In Scaling Software Agility,  I described a typical organizational model whereby many of the agile teams are organized around the architecture of a larger-scale system. There, they leverage their technical skills and interest and focus on building robust components – making them as reliable and extensible as possible, leveraging common technologies and usage models, and facilitating reuse. I even called the teams define/build/test component teams, which is (perhaps) an unfortunate label. However, I also noted that:

“We use the word component as an organizing and labeling metaphor throughout this book. Other agile methods, such as FDD, stress that the team be oriented around features, still others suggest that a team may be oriented around services. We use component rather liberally, and we do not suggest that every likely software component represents a possible team, but in our experience, at scale, components are indeed the best organizing metaphor.”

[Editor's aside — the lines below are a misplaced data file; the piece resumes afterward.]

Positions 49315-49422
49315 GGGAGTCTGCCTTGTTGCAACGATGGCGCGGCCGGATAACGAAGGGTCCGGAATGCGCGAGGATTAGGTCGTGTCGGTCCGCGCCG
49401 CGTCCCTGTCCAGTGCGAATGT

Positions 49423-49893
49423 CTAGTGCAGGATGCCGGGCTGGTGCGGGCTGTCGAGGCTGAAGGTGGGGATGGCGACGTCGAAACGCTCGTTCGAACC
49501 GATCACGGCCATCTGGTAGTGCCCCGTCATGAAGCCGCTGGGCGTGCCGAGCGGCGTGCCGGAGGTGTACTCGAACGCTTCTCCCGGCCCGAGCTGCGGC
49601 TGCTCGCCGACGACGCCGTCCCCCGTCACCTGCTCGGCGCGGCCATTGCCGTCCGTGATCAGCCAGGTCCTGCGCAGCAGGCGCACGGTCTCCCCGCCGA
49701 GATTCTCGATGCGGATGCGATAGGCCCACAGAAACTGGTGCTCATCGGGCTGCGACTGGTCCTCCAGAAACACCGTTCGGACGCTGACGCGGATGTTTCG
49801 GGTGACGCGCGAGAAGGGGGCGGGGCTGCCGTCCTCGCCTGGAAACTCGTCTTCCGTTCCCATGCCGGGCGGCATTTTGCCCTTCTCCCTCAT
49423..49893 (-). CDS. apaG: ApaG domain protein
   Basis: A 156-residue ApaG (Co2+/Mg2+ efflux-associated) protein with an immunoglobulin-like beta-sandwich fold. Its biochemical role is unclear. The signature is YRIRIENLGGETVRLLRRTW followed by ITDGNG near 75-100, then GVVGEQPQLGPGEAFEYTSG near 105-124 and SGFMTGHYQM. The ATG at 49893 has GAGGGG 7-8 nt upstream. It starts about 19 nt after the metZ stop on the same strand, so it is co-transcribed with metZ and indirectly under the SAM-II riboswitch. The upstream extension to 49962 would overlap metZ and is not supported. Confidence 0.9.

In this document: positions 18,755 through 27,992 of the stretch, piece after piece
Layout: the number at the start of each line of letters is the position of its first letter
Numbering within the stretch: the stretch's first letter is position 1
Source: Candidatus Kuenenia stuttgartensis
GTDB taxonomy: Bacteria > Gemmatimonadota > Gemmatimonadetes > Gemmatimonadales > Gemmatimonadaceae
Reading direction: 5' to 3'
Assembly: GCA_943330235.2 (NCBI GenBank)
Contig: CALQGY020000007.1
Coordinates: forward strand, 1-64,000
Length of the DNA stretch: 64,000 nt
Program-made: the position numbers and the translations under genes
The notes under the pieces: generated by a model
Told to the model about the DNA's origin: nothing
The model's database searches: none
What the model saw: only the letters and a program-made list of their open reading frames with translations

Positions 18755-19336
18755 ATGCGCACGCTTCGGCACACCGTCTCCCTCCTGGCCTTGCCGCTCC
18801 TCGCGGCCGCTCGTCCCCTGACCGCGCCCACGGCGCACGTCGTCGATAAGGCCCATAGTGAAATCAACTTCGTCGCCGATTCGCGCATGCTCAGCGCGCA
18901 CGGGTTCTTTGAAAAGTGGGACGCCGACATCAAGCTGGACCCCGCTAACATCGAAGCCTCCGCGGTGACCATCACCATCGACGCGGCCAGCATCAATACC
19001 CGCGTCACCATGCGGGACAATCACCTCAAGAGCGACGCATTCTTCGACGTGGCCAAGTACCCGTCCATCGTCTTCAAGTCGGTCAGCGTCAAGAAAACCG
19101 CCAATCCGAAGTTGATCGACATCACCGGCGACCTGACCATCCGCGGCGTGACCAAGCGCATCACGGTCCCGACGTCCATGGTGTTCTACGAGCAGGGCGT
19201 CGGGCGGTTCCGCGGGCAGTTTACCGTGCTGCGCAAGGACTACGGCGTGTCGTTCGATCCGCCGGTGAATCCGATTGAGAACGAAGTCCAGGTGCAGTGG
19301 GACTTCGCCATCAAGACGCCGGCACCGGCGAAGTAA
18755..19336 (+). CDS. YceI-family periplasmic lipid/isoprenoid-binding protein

I wasn’t particularly pedantic about it, but noted that a component-based organization is likely to already exist in the enterprise, and that wasn’t such a bad thing, given the critical role of architecture in these largest, enterprise-class systems.

In any case, in a component-based approach, development of a new feature is implemented by the affected component teams, as the figure below illustrates.

Picture 2